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Wendell Wallach at Connecticut Science Center

IEET Fellow Wendell Wallach will be speaking at the Connecticut Science Center on May 5, 2016.

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Will Strong AI Development Weaken or Bolster Humanity?

by Daniel Faggella

AI has come a long way since 2010. If you were to travel back in time six years and ask an artificial intelligence researcher about the future of AI, it’s likely he or she would have predicted that it would never reach its full potential as originally envisioned by its founders.

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Why I’m Starting the First AngelList Cleantech Syndicate

by Ramez Naam

I’ve been writing and speaking about the incredible pace of solar, wind, and storage for years. I’ve been quietly investing in startups in that space as well.

Today I’m taking a new step: I’m launching an AngelList Syndicate specifically focused on investing in clean energy technology. If you’re an angel investor, I invite you to come join me.

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Smart machines are our allies against dumb machines

by David Orban

The trend is clearly visible: sensors, and actuators, together with computation, memory and communication capabilities, are making all the objects around us smarter and smarter. Too many times, wether we call them robots, or AIs, the trend is depicted in menacing tones, represented in the dystopian futures preferred by Hollywood movies, and shape the gut reactions of policymakers eager to please the reactionary impulses of their electorates.

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Introducing the Subfield of Agential Riskology

by Phil Torres

The field of Existential Risk Studies has, to date, focused largely on risk scenarios involving natural phenomena, anthropogenic phenomena, and a specific type of anthropogenic phenomenon that one could term “technogenic.” The first category includes asteroid/comet impacts, supervolcanoes, and pandemics. The second encompasses climate change and biodiversity loss. And the third deals with risks that arise from the misuse and abuse of advanced technologies, such as nuclear weapons, biotechnology, synthetic biology, nanotechnology, and artificial intelligence.

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System safeguards for A.I. are unlikely to make any difference

by Khannea Suntzu

A decade ago AI research wasn’t as hot as it is now. But right now, in 2016 AI is very much a profitable endeavor. Many now argue that with regards to AI there is a risk for: (a) mass unemployment, (b) mass political destabilization (for instance mass-abuse of intelligent drones by terrorists), or even (c) a hard take-off of self-improving AI triggering a so-called “singularity”, which (in very short) is something we might simplified describe as “a point beyond we don’t have a clue what happens next”.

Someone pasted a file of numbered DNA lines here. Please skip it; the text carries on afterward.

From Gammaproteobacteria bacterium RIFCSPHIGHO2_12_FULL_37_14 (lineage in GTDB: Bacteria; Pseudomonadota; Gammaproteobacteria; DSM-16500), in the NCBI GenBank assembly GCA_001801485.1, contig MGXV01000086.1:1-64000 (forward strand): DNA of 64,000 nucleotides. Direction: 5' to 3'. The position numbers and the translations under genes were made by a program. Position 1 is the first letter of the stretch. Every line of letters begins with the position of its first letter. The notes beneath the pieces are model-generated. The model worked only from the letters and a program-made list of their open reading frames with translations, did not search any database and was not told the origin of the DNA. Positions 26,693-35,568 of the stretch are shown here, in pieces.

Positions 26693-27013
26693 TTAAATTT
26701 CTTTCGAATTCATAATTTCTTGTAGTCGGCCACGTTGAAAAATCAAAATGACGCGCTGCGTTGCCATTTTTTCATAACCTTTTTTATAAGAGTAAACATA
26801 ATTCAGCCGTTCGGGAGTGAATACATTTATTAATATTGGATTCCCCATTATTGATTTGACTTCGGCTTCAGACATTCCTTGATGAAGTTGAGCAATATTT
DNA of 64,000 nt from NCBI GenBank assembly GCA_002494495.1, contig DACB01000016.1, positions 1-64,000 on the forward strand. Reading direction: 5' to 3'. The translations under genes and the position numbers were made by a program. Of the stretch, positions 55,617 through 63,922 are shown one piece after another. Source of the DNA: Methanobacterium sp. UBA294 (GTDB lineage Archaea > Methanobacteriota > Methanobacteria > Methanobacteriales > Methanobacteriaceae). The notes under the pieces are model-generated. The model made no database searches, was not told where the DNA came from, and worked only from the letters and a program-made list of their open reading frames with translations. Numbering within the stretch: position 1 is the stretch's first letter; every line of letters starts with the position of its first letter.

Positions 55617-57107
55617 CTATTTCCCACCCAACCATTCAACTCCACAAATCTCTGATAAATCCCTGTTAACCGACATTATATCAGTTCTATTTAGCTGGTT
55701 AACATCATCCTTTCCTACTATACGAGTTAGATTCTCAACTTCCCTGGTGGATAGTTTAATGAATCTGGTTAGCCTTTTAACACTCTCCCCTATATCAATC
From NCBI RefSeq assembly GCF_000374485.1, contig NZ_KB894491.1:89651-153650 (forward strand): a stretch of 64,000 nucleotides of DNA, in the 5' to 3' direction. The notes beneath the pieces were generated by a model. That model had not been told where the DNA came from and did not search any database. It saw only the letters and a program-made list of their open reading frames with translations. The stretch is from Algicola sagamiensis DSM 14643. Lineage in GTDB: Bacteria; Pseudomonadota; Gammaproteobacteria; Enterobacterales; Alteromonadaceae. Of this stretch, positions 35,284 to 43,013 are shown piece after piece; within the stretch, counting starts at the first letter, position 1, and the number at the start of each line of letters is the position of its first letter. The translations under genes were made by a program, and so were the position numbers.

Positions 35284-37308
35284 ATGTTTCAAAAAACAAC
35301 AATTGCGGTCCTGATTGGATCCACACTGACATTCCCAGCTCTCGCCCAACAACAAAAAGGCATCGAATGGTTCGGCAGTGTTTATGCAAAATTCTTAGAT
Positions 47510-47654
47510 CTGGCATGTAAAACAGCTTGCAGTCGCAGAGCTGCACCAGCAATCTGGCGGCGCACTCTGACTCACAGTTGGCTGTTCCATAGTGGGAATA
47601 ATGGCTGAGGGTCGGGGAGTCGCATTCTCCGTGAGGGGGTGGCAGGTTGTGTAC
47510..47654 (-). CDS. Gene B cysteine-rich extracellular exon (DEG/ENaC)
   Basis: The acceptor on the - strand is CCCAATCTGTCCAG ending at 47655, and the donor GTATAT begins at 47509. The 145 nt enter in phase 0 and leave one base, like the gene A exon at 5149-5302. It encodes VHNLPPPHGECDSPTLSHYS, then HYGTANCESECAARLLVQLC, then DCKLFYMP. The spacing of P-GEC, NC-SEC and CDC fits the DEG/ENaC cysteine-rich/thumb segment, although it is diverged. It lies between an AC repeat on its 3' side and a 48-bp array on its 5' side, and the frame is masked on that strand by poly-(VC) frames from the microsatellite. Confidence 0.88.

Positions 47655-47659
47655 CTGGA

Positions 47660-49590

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‘I’m Glad the Future Doesn’t Need Us’ - Bill Joy’s Pessimistic Futurism

by John G. Messerly

In his well-known piece, “Why the future doesn’t need us,” Bill Joy argues that 21st century technologies—genetic engineering, robotics, and nanotechnology (GNR)—will extinguish human beings as we now know them, a prospect he finds deeply disturbing. I find his arguments deeply flawed and critique each of them in turn.

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Summary of Michio Kaku’s, Visions: How Science Will Revolutionize the 21st Century

by John G. Messerly

Michio Kaku (1947 – ) is the Henry Semat Professor of Theoretical Physics at the City College of New York of City University of New York. He is the co-founder of string field theory and a popularizer of science. He earned his PhD in physics from the University of California-Berkeley in 1972.



A New Doomsday Argument

by Phil Torres

I want to elaborate briefly on an issue that I mentioned in a previous article for the IEET, in which I argue (among other things) that we may be systematically underestimating the overall probability of annihilation. The line of reasoning goes as follows:

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Why Stopping Killer Robots Is A Battle Worth Fighting

by Daniel Faggella

In the 1980s, the movies Terminator and Robocop introduced the world to the concept of the killer robot. While those films and others represented the peak of science fiction for many in the 80s and 90s, in reality, the militarization of robots and development of automated weapons systems has been going on for more than 15 years, according to Researcher and Activist Noel Sharkey. That buildup of weapons, he believes, poses a great danger to society.

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Summary of Hans Moravec’s, Robot: Mere Machine To Transcendent Mind

by John G. Messerly

Hans Moravec (1948 – ) is a faculty member at the Robotics Institute of Carnegie Mellon University and the chief scientist at Seegrid Corporation. He received his PhD in computer science from Stanford in 1980, and is known for his work on robotics, artificial intelligence, and writings on the impact of technology, as well as his many of publications and predictions focusing on transhumanism.



Top Three Strategies for Avoiding an Existential Risk

by Phil Torres